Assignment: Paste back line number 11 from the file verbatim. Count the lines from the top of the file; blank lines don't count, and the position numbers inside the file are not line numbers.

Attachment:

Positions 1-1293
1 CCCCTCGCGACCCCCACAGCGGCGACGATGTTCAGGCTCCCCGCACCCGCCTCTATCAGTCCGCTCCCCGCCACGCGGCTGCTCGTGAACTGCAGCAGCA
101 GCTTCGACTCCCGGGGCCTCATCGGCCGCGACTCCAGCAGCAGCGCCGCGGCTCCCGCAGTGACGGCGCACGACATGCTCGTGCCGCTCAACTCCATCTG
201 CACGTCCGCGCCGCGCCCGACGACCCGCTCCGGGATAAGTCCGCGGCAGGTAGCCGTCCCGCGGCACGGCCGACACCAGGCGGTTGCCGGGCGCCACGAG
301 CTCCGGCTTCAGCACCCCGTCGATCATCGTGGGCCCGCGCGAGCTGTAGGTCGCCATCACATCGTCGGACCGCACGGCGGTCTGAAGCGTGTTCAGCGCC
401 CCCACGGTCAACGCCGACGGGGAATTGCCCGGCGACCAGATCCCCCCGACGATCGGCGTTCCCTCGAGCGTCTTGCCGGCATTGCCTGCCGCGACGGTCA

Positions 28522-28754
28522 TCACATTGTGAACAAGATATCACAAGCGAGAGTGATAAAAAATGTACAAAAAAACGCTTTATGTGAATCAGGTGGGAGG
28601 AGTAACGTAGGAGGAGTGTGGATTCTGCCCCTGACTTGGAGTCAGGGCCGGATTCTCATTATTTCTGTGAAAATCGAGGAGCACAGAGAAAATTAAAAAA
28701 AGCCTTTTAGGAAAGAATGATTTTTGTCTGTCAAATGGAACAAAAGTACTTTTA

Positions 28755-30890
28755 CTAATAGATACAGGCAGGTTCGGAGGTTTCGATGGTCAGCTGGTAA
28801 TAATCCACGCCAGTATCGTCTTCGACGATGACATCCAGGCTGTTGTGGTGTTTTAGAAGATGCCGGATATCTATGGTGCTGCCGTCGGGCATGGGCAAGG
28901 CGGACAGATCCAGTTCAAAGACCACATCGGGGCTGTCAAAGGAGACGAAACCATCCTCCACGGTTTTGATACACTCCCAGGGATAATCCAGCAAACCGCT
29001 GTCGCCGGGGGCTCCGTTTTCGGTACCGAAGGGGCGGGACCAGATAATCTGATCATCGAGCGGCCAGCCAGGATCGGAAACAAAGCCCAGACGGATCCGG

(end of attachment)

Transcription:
Positions 28755-30890